I seem to write a lot about dementia. The older I get, the more I’m interested in all sorts of brain loss. My mom had dementia – probably Alzheimer’s disease, although as a one- to two-pack-a-day smoker, it could have been small strokes. My mother-in-law developed dementia; she, too, was a smoker. And my father-in-law developed dementia from a stroke.
The older we get, the more likely we are to develop dementia. And if we’re smart, then we’ll look at all sorts of ways to prevent this scourge of age. When I was in my 20s, I thought old age was 65. Now that I’m 74, I think of old age as 75. So, the age is a number that changes, frankly, with age. The fact is the older you get, the higher the risk of dementia.
Let’s review some of the things we know about this devastating disease. Dementia includes all sorts of memory loss – past memory and immediate memory with or without loss of executive function and the ability to make a decision and take action.
My mom couldn’t remember our grandchildren, but she also couldn’t make change at the store. Whether it was Alzheimer’s or small strokes, we’ll never know. MRIs had not been invented when she died in 1981, and CTs were just in their infancy.
To prevent dementia, start with a good diet and regular exercise. I know, I know, I talk about it all the time. You’re probably sick of hearing about it, but when you realize that nearly half of you don’t eat five servings of fruits and veggies a day, then you realize that we’re far away from where we should be.
So, five servings a day for life. The more colorful the fruits and veggies, the more micro nutrients and vitamins. Variety is key here – and freshness. If it’s not fresh, then go for frozen. Believe it or not, some frozen veggies are more chock full of good stuff than stale fresh. A Mediterranean diet is great – if you’re not sure what it is, Google it.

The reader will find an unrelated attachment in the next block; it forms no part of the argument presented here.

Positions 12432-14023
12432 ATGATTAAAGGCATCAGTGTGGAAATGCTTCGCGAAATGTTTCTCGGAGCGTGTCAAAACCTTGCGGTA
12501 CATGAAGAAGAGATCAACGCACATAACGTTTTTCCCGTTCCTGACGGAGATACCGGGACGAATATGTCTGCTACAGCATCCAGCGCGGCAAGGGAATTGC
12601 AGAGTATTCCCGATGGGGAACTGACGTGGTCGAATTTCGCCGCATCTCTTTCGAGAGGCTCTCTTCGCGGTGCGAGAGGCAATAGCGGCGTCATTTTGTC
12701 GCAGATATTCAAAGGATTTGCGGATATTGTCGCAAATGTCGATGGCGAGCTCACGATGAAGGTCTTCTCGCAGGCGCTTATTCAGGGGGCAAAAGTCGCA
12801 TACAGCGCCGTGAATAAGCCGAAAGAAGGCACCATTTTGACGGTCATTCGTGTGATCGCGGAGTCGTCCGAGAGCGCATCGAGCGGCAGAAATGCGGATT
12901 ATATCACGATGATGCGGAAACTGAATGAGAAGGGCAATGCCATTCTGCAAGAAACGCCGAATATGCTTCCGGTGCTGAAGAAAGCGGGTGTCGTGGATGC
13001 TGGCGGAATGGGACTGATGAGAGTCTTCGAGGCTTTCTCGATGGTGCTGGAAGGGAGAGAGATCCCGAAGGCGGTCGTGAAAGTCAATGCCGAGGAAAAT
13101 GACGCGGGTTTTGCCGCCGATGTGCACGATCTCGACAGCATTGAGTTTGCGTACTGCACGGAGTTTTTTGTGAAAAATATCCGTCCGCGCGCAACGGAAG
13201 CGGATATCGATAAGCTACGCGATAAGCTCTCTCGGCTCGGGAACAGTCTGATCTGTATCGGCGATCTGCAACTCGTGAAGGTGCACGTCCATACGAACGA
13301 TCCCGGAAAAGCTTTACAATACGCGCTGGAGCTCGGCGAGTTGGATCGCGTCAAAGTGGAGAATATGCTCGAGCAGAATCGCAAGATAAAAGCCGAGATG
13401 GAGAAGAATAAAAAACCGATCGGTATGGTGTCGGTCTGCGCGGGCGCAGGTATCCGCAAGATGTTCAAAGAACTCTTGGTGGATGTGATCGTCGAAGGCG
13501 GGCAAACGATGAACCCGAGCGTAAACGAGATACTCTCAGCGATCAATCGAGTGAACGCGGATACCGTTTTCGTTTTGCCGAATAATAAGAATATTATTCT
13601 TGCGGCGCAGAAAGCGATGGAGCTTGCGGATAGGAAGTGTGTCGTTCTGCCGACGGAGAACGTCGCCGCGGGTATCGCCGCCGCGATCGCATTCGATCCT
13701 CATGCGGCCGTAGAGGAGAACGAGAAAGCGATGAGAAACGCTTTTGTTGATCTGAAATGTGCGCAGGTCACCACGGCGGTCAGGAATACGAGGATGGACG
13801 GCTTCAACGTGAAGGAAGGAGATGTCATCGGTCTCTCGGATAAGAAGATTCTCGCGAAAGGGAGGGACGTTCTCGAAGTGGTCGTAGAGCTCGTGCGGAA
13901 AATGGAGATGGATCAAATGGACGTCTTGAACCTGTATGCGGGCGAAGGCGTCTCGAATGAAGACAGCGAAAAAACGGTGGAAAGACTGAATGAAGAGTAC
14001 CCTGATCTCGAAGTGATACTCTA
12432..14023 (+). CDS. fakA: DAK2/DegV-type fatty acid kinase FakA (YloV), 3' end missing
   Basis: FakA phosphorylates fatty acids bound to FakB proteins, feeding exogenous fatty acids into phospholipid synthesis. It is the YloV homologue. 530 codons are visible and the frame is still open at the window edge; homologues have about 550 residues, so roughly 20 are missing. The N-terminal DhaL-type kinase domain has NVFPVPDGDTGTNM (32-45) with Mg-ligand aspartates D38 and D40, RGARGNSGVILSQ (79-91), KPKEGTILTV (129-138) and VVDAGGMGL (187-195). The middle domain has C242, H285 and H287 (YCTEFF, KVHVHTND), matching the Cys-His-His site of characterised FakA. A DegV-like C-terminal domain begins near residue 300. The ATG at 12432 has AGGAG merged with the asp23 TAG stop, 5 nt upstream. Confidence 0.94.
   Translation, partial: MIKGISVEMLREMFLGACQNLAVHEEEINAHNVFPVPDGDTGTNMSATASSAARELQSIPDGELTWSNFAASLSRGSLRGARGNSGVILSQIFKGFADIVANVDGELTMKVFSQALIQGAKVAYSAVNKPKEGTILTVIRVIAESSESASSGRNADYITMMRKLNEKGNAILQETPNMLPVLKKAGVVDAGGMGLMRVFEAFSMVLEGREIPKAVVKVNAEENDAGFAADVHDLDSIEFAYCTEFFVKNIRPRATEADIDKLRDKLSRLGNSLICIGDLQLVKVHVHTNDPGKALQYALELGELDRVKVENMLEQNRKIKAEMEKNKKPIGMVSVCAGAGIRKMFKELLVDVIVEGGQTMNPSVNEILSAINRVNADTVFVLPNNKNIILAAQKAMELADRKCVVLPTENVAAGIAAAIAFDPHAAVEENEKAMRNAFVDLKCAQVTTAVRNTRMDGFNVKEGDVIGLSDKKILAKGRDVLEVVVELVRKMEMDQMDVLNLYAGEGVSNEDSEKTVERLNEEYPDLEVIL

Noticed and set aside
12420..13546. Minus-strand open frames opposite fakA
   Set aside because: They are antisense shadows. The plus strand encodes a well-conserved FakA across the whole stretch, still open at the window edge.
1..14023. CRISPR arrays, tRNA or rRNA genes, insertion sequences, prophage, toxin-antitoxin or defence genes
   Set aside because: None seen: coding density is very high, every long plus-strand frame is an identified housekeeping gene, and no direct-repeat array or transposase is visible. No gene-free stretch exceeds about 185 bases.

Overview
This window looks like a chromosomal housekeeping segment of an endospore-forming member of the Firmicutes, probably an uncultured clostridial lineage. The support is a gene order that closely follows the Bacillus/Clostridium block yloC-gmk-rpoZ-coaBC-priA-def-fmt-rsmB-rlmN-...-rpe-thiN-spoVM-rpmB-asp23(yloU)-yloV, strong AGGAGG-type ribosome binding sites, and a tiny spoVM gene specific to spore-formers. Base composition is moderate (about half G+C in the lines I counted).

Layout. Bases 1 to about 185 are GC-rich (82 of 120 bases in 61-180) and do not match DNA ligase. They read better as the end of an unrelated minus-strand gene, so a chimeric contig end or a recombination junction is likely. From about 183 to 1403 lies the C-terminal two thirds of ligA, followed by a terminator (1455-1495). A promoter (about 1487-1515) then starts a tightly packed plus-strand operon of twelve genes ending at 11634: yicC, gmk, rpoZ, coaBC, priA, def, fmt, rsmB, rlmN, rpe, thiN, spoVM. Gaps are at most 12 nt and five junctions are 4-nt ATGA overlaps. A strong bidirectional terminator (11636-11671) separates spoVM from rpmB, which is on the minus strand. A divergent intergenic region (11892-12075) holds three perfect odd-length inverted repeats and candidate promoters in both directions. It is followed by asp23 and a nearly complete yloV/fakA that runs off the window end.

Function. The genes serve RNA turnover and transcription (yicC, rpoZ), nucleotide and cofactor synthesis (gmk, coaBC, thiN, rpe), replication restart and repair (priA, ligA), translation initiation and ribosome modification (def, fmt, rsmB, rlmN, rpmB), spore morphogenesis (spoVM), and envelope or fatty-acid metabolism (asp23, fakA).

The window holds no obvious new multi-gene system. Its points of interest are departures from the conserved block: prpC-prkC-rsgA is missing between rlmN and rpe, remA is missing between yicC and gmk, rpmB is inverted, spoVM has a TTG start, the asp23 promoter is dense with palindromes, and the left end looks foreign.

Vitamins: I don’t take them. Vitamin E – failed to show benefit. The same is true of Beta Carotene, vitamin C and B vitamins. Is vitamin D worthwhile? The question is still up in the air. I take D3 – 2000 u daily, and that’s all.
Your vitamins should come from your food not from some manufacturer. If it says “Mother Nature” and it’s in a capsule, it ain’t Mother Nature. And toss the fish oil for eating good old-fashioned fish. Two servings a week is your goal.
Exercise: Do it. A daily walk. A workout three days a week. Hitting at least 4,500 steps a day – 10,000 is good but not necessary. As the Nike ad goes, just do it. The best exercise is the exercise that you do.
Next – control your cholesterol, with a statin if necessary. It’s been shown that statins reduce dementia caused by cardiovascular disease dramatically. No other drug class from Niacin to Fibrates works. They may reduce cholesterol, but there is no good proof they touch dementia.
Next – control blood pressure and blood sugar either by lifestyle or meds. We’ve reduced stroke by nearly 75% since I first started medicine by controlling blood pressure, blood sugar and cholesterol. Getting these under control counts.
And don’t forget to nix the toxins – no smoking, no vaping, no more than two drinks a day, on average. They count a lot.
Hearing: A recent study in the Lancet pointed out that unamplified hearing appears to be a major risk factor in memory loss. When you can’t hear, you withdraw from life. You often stop interacting. And we don’t just learn with our eyes; we also learn through our ears.
So, if you need a hearing aid, get one. Put it on in the day, every day, and take it off at night. Don’t just use it when you go out – the benefit is not just hearing a friendly conversation at lunch but also hearing the birds in spring.
Make some changes today, and your health will improve tomorrow. Stay well.
Dr. Zorba Paster is a family physician and host of the public radio program “Zorba Paster on Your Health.” He can be reached at email@example.com.
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